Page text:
Friday, August 4, 2017

Bringing the Heat!

The summer of 2017 so far has been chalk full of exciting developments in the intriguing world of tansportation and air quality here in California. Just a quick once over below, in case ya missed it... 

Surprise! CARB has again thrown down the regulatory gauntlet, this time on warranty enhancements for new truck sales in California, ZEV Sales requirements for HD Truck OEMs, cold storage limits for TRUs, enhanced maintenance procedures for existing equipment and lower opacity levels for the entire fleet over 10,000pds GVWR. 

CARB has also begun the dialogue on controlling emissions from freight facilities. Most people familiar with the concept call it what it is:  "Facility Caps” where a private business may require users of said facility to install specific levels of control  technology because the state says they need to stay under a “cap”. 

This all comes along with a brand spankin’ new CARB enforcement policy that after many discussions with stakeholders across many different industry sectors, will be adopted this September, probably with little fanfare, despite, or maybe because of, all the hard work by CARB enforcement staff.

While the cold storage rule is “on ice” during the current public outreach phase, a very near future rulemaking will set the stage for control measures that will phase in the use of zero emissions TRU technologies starting sometime in 2020. It is no secret that the goal for the state transportation sector is zero emissions with near zero emissions everywhere else.

Of course, in that vein and not to be outdone, the proverbial mother of all plans, the Sustainable Freight Action Plan under the direction of no less than 7 state agencies (that we know of) is gaining momentum on its way to fulfilling the Governor’s goal of reducing GHG 40% below 1990 levels and reducing petroleum use up to half from current levels by 2030.  


Part of the plan seeks to implement freight focused pilot projects and so far they have peeked through the curtain and pronounced their presence with the release of 3 separate work plans related to 3 separate pilot projects focused on California’s primary freight corridors.

The concepts attempt to integrate advanced technologies, alternative fuels, freight and fuel infrastructure and local economic development opportunities.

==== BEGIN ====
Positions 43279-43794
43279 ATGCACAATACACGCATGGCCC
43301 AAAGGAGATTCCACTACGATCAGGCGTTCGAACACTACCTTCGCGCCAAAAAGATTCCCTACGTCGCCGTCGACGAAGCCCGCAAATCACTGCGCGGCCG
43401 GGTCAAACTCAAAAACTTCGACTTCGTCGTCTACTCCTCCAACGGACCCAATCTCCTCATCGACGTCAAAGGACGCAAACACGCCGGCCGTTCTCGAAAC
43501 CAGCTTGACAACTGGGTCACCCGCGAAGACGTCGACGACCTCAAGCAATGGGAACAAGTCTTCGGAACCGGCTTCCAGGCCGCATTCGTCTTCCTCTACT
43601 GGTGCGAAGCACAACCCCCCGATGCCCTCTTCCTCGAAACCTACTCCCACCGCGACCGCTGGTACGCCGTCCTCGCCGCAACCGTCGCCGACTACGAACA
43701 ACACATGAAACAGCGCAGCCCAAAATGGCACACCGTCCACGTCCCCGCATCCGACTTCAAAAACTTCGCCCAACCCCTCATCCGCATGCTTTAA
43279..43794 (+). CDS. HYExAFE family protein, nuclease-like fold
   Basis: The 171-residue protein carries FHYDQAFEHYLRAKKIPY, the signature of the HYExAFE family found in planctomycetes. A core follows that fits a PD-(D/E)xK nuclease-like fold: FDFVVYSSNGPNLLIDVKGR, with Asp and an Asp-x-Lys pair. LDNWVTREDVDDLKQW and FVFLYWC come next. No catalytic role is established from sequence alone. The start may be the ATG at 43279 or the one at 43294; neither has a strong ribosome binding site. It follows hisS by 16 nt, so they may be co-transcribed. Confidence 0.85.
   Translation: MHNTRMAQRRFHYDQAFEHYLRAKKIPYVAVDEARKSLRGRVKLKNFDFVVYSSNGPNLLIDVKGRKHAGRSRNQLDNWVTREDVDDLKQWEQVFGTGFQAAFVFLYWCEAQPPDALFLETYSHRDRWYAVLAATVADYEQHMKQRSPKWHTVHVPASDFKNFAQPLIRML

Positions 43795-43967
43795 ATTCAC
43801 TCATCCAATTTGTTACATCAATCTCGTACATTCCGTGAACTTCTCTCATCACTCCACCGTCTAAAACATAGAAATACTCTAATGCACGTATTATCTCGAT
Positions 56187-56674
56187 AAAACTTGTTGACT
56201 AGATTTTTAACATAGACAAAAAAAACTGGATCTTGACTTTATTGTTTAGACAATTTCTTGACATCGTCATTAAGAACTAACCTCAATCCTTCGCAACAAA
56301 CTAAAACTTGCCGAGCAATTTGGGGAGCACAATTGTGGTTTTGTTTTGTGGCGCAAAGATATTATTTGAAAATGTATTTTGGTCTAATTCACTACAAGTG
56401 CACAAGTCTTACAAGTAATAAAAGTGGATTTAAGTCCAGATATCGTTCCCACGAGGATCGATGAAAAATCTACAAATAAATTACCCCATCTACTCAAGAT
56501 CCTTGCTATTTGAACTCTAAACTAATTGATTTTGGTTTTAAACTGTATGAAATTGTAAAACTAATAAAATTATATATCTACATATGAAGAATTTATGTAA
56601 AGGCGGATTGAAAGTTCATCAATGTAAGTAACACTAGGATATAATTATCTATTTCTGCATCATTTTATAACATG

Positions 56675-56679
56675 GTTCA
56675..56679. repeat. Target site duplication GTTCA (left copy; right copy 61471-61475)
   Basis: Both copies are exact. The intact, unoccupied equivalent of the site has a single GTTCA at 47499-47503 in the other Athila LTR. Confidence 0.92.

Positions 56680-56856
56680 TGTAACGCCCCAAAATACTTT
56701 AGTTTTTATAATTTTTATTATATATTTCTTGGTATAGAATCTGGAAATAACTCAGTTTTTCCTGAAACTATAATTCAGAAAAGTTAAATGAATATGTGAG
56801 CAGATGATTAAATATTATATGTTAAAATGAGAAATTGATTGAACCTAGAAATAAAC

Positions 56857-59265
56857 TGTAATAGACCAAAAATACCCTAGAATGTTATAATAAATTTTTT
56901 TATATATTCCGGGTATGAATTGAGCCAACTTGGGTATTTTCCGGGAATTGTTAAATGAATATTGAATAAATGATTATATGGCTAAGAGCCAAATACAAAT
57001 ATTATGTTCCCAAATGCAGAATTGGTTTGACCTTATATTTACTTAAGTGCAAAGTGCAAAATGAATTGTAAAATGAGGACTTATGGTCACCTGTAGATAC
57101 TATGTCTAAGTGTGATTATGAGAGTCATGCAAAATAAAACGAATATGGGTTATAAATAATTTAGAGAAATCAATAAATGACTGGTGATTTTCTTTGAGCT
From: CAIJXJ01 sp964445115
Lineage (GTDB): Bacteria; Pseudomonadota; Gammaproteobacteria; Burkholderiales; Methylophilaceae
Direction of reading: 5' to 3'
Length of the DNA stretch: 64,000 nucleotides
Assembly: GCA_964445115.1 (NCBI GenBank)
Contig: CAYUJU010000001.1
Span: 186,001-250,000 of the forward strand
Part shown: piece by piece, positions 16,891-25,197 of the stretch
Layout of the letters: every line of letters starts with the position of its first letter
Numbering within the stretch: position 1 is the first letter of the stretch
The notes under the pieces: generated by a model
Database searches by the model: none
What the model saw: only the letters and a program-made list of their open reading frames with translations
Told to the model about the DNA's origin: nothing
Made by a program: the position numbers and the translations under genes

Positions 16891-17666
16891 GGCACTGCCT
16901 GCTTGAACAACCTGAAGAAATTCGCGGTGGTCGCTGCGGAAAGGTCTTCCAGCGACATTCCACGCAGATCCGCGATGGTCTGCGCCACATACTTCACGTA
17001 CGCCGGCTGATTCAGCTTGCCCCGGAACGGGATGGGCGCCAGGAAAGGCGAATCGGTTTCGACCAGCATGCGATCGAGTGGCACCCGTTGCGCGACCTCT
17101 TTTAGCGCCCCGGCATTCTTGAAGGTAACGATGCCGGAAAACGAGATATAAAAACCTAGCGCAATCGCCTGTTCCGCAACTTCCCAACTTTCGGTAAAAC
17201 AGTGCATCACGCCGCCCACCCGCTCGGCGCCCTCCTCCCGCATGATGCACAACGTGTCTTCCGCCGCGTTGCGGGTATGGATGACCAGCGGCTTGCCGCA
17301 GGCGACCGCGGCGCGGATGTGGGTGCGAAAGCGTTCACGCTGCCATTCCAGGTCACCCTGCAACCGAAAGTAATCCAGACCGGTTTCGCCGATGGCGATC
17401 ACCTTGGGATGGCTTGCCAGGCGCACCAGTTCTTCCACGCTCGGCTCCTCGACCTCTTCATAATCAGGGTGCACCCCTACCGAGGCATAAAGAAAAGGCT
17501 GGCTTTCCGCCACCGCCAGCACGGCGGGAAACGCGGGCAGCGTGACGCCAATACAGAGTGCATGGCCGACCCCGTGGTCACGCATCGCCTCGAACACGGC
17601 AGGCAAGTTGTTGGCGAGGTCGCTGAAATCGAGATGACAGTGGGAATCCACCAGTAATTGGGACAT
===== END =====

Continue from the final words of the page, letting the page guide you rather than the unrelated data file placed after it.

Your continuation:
Of particular interest are the concepts surrounding advanced truck corridors that are meant to be coupled with a statewide freight information platform giving drivers insight into traffic patterns and congestion in real time.

Dynamic Truck Parking is also of note, similar to parking sensors at the local shopping mall, notifications would be provided regarding available parking at state run rest stops. Although the most interesting plan in this cabinet of curiosities (not merely for the potential acronym that may accompany this particular plan in the future) is the pilot project seeking to use dairy bio-methane for freight vehicles; pretty self-explanatory.  
The other parts of the Action Plan are much more direct in their attempt to reduce emissions from the freight sector. The biggest push will be felt in the local and last mile delivery sectors; CARB is taking the reins and in theory will first force the OEMs to sell a certain percentage of ZEV’s compared to their total sales in CA. They will then roll over into the end user; drayage, PnD, local, pretty much any sector that goes home to the same terminal every night will more than likely be under the electric eye before they know it. 

Speaking of electric eyes, the Ports of Los Angeles and Long Beach have also recently released the latest version (3.2?) of their Clean Air Action Plan (CAAP), where their collective electric eye is set on an entirely zero emission fleet starting in 2035. 

In the interim, all new trucks entering LA/LB drayage service in “early 2018” will need to have a vehicle equipped with an engine meeting the USEPA 2014 engine standard. Then, in 2023, all new trucks entering port service for the first time will need to meet the ultra-low NOx standard, with all other non ultra-low NOx engines being charged a “rate” that will be billed to the cargo owner or shipper. 

The only snag in this otherwise genius plan is that legally, the ports of LA/LB cannot mandate a particular level of NOx control on engines in port service until the EPA certifies a national or California only engine to that standard of control  (More Info), the 2035 ZEV date is a different story all together. 

The efforts of our air regulators are always evolving and continually changing, or at least, it feels like they are. More often than not the standards have not changed, it is interpretation or implementation of the standards, which leave many fleet operators with little confidence in a system that only seems to take and rarely has anything to give. 

Measures to reduce harmful pollutants in California will not subside, the Golden State has a history of getting its way when it comes to environmental protection and the Trump administration will be hard pressed to slow it down. Get used to it my fellow Californians; at least the weather is nice!

Stay Tuned!

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